Strange Tales from Liaozhai - Vol. 6
The weird and whimsical short stories in Strange Tales from Liaozhai show their author, Pu Songling (1640-1715), to be both an explorer of the macabre, like Edgar Allan Poe, and a moralist, like Aesop. In this first complete translation of the collection's 494 stories into English, readers will encounter supernatural creatures, natural disasters, magical aspects of Buddhist and Daoist spirituality, and a wide range of Chinese folklore. Annotations are provided to clarify unfamiliar references or cultural allusions, and introductory essays have been included to explain facets of Pu Songling's work and to provide context for some of the unique qualities of his uncanny tales.
This is the sixth of 6 volumes.
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Just as he'd finished reciting the poem for the second time, Qiulian picked up her
robe and got up out of bed, declaring, “I'm all better!” As he continued to recite the
poem again, the lovely Qiulian trembled with happiness. Feeling even more ...
Upon returning home, Changong was so distracted by thoughts of Qiulian that he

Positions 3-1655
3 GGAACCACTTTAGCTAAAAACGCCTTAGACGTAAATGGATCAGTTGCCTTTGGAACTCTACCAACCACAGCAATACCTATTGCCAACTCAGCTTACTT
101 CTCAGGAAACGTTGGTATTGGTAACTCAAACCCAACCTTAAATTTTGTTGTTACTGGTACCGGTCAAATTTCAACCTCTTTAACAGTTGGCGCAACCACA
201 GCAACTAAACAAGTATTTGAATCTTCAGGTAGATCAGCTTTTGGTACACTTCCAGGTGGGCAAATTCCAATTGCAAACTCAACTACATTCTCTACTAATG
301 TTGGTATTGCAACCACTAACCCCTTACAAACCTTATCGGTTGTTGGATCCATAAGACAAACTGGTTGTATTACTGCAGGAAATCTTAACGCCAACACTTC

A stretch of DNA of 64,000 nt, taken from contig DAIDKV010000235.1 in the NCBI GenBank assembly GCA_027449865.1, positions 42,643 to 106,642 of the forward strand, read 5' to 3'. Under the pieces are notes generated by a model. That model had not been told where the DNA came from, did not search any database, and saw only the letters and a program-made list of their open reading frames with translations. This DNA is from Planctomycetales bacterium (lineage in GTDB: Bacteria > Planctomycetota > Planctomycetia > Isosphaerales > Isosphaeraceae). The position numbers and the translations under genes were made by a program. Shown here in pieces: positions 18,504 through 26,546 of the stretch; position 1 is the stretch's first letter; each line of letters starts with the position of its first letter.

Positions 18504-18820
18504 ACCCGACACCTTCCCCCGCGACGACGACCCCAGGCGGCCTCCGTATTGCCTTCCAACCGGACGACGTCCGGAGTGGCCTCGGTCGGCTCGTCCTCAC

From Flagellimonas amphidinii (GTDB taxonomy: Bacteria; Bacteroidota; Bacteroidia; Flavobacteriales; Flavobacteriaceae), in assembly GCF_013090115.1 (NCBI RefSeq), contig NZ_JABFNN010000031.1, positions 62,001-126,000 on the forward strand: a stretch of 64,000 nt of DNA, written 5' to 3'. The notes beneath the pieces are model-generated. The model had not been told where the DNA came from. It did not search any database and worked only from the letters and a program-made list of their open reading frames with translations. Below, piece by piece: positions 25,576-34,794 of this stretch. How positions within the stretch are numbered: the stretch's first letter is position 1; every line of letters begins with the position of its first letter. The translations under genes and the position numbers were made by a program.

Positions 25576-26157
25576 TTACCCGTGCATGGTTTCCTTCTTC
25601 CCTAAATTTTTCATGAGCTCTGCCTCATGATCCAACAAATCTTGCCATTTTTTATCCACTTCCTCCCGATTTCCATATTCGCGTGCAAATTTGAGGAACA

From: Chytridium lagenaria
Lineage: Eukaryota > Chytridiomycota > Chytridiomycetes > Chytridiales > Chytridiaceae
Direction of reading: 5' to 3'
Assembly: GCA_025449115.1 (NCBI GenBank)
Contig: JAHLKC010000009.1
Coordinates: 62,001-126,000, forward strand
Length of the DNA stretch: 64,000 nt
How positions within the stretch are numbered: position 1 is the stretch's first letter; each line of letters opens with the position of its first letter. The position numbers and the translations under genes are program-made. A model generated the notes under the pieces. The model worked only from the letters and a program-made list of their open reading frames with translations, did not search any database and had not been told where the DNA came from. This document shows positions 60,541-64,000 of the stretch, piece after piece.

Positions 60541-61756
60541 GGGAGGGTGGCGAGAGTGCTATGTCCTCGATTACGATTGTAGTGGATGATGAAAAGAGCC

succumbed to illness. This was such a cause of concern that his family had a
shaman brought in to treat him. Changong privately told his mother, “This
Qiulian then recited the Wang Jian poem that he'd previously recited for her. “This
poem comes from the heart,” he said, “for how else can it cure both of us? When I
hear your voice, my body and spirit already feel restored. Try to recite 'The ...
Changong told his father about the value that Qiulian said the goods would have.
Mu Xiaohuan really didn't believe the plan would work, so he only took half of
their profits to invest as Qiulian had advised. After returning home, he went to ...
Qiulian then had Mu Xiaohuan travel even further south to purchase the goods
she'd listed in an account book. Qiulian's mother meanwhile invited her son-inlaw
to come live with her on her boat. Mu Xiaohuan returned three months later.